Do social movements have a potential to achieve something, and if so can they provide an alternative for what they are fighting against?
by Klara Valentova
We live in an information age society, where the Internet and mobile network are indispensable parts of our lives (Castells, 2012). We use them to communicate, share experiences, pictures and much more. Since the end of 20th century, the Internet, and social media in particular, has started being used for much more than just simply sharing updates with our friends. They have been used to put people together, people who do not agree with certain policies either by the government or big private institutions and corporations. Through social media, activists could be mobilised in order to organise a protest, possibly resulting in desired change. But can these social network movements be an effective way of changing things, or are they just calls for something, that no one actually knows what it is?
Major events that were based on internet network were the ones of the Arab Spring in 2011. Beginning in Tunisia, where in December 2010 a young man set fire to himself, the protests spread across the Middle East, Asia and the North of Africa in only a few weeks. All of the countries demanded reform which would overthrow the authoritarian regimes, police brutality, corruption and oppression of human rights. It was due to networking and TV coverage that the other nations got to know about each other’s uprising. Tunisia symbolised an inspiration for pro-democracy activists across the Arab world after its president Ben Ali was forced to resign. Finally, these countries saw that it was possible to live in a democratic society without a dictator.
What happened during the Arab Spring continued to inspire other activists around the whole world. One of the most famous movement organised through social media was the Occupy Wall Street protest movement that began in September 2011 in the Financial District in New York City, USA. Occupy Wall Street was inspirited by the uprising in Tunisia and Egypt but is not quite as politically oriented. According to the movement’s own words, it “aims to fight back against the richest 1% of people that are writing the rules of an unfair global economy that is foreclosing on our future”. Investment banks made dangerous investments that did not turn out the way they should and it cause a financial crisis in 2008. However, it was the taxpayers who ended up unemployed and paying for banks risky behaviour. Banks, on the other hand, were given the money not to go bankrupt.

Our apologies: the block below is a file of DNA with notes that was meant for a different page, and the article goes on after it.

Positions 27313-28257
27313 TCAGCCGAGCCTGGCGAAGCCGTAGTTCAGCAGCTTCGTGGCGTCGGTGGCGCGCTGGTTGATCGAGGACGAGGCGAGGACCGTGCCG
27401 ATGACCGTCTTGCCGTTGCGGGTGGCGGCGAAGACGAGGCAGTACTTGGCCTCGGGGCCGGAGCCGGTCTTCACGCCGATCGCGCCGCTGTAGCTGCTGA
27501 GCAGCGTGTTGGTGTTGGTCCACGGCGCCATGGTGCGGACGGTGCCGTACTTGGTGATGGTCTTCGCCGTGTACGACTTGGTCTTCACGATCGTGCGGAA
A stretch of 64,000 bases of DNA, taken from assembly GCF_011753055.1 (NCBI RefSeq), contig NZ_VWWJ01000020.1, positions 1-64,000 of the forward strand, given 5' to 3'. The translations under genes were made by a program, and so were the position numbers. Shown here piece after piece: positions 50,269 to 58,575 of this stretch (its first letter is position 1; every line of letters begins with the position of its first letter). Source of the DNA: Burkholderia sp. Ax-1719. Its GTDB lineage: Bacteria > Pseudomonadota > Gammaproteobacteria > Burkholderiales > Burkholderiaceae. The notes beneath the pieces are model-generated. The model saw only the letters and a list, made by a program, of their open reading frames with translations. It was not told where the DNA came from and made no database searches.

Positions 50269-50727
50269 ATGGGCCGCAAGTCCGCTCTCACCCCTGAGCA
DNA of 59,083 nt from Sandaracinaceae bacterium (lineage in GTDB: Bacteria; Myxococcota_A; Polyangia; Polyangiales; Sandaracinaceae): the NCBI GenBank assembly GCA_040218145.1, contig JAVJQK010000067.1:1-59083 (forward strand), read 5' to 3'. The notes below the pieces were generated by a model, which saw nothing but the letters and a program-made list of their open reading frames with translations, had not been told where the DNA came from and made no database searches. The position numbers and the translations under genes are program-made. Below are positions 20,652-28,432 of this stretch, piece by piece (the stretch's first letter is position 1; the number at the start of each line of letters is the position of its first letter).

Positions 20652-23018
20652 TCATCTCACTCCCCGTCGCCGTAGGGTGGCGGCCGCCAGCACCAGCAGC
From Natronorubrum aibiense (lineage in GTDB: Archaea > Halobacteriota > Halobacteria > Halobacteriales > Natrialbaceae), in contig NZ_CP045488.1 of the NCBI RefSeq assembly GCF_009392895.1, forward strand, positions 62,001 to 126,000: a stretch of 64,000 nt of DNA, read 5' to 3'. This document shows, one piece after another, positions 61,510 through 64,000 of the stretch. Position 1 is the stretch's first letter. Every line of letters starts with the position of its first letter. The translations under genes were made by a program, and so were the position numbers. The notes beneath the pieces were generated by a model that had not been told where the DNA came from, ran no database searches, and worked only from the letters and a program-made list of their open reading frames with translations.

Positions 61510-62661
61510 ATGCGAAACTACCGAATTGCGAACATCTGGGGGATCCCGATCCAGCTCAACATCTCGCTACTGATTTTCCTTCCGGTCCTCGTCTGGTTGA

Occupy Wall Street uses the same revolutionary Arab Spring tactics, which consist of non-violent occupation of public space. All of the movements were youth-driven and focused on the economic inequality or political oligarchy. They were all network movements, they were not only born on the internet but also spread and maintained by it. The internet made them global, and connected activists from one nation to activists from a different one. It became an international activist network that served as an inspiration. But what’s more, it helped the process of the movements itself. As an example, in Egypt, the government tried to switch off internet access along with the mobile network. One of the reasons they did not succeed completely was the global Internet community including hackers and activist networks such as Anonymous (Castells, 2012).
Thanks to networking, we suddenly had two levels of the movements. One in the physical world, and the other in the virtual one. Those two are very diverse and so are the groups of people in each of the movements. And that is what causes the problem. First of all, there is the question of identity (Bennett, 2003). People join groups of people that they would not in the material world. They may share one or two views but on any other thing they would not agree. That leads to the second question, and that is if all the members are different, and most of their beliefs diverge can they provide us with one unified goal they would like to achieve? The activists fight against something but do they actually tell us, what would be the desired alternative? The Occupy Movement fights against the economic inequality and against the richest 1% but they do not have a clear agenda or a statement of what they want. Since all the demonstrators are so different, they cannot even have one. And so this movement is still going on. There are no doubts it created the awareness of economic inequality or the impact of student loans, but it actually has not achieved much bigger objectives.
In the case of the Arab Spring, people knew what they did not want, but their views on what they wanted differed. The only successful country was Tunisia. The other ones were less successful, and in some areas, the conflicts are still ongoing. In fact, the situation is much worse now, especially in places like Syria.
Using social media and the whole internet network as a form of organising movements and protests is a good way of how to bring attention to a particular problem. What is different is that if something is to be achieved it cannot be represented by people who do not have unified beliefs. The less unified they are, the less powerful their movement is going to be. So as a mediator between the problem and a wider audience/world, networks are great, but when it comes to more serious matters as causing an actual change, they mostly cannot succeed.
Castells, M. (2012). Networks of outrage and hope: Social movements in the Internet age. John Wiley & Sons.
Bennett, W. L. (2003). Communicating global activism information, communication & society, 6:2, 143-168